[rspec-devel] [ rspec-Patches-6417 ] [PATCH] Support @object.some_method_should_be_changed_by {block}

noreply at rubyforge.org noreply at rubyforge.org
Wed Nov 15 18:48:26 EST 2006


Patches item #6417, was opened at 2006-10-31 16:36
You can respond by visiting: 
http://rubyforge.org/tracker/?func=detail&atid=3151&aid=6417&group_id=797

Category: None
Group: None
Status: Open
Resolution: None
Priority: 3
Submitted By: Wilson Bilkovich (wilson)
Assigned to: Nobody (None)
Summary: [PATCH] Support @object.some_method_should_be_changed_by {block}

Initial Comment:
I was toying with how to implement the RSpec equivalent of "assert_difference" from test/unit.
In case you haven't used it, it looks something like this:
assert_difference some_object, :some_method { some code here }

It calls some_object.some_method before and after the block, and fails if there is no difference.

This patch implements something similarly generic:

@some_object.some_method_should_be_changed_by {|obj| code here}
..and its inverse:
@some_object.some_method_should_not_be_changed_by {|obj| code here}

some_method is stripped from the beginning of the message, and passed forward for use inside the Should module.

Has specs, and all other existing specs still pass.

A real 'use case' example:

User.count_should_be_changed_by do
  User.create :login => 'quentin', :email => 'blah at example.com'...
end

User.count will be different before and after, so this expectation will be met.

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>Comment By: Aslak Hellesøy (aslak_hellesoy)
Date: 2006-11-15 18:48

Message:
Right, it's not @tim changing his name, it's *something*. How about:

lambda do
  ...
end.should_change(@tim, :name).to("Larry")

or slightly more readable (but more verbose):

updating_tim = lambda do
  # do the post or whatever
end
updating_tim.should_change(@tim, :name).to("Larry")

That's more aligned with the mocking syntax. I do think this is very much aligned with BDD. It provides a way to specify some general outcome (or observable behaviour) of an arbitrary chunk of code. I like it.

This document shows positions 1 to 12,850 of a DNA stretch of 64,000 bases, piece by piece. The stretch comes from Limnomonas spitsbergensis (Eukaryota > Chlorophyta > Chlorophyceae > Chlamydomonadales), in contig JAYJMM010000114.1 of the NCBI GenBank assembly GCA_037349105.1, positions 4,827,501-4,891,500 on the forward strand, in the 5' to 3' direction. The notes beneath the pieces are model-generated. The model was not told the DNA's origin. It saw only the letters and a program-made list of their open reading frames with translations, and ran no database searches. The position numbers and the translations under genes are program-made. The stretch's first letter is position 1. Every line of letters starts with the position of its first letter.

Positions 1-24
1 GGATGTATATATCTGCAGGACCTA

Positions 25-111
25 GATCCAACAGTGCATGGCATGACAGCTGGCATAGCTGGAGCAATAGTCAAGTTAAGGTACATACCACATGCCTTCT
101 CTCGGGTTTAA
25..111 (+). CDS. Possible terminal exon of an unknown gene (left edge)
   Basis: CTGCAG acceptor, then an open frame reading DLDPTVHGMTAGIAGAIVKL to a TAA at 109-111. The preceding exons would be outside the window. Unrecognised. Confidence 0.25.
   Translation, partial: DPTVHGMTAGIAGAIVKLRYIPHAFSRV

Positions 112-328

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Comment By: David Chelimsky (dchelimsky)
Date: 2006-11-15 17:36

Message:
This syntax is definitely better, though it's still a bit awkward in the sense that it reads like we're saying that @tim should be responsible for changing his name, as opposed to "after this action, @tim's name should have been changed" (by whom, we don't know or care).

It's the best we've got so far.

Aslak - do you have any thoughts as to the BDD-ness of this? It seems to me that it's got a different structure from what we've been recommending (i.e. context goes in setup - here context is implied within specify), but it also seems very behaviour oriented (BOP?????).

Thoughts?

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Comment By: Aslak Hellesøy (aslak_hellesoy)
Date: 2006-11-15 17:10

Message:
I like that syntax!

However, the last example might not work so well with Rails. Consider this:

@tim.should_change(:name).to("Larry") do
  post 'update', {:id => @tim.id, :person => {:name => 'Larry'}}
end

It will probably update tim in the database, but it won't change the @tim reference. You'll have to reload tim. Perhaps this would work:

@tim.should_change(:name).to("Larry") do
  post 'update', {:id => @tim.id, :person => {:name => 'Larry'}}
  @tim.reload
end

Yeah, that should work I think.


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Comment By: Brandon Keepers (brandon)
Date: 2006-11-15 16:56

Message:
What about this syntax:

  # non-deterministic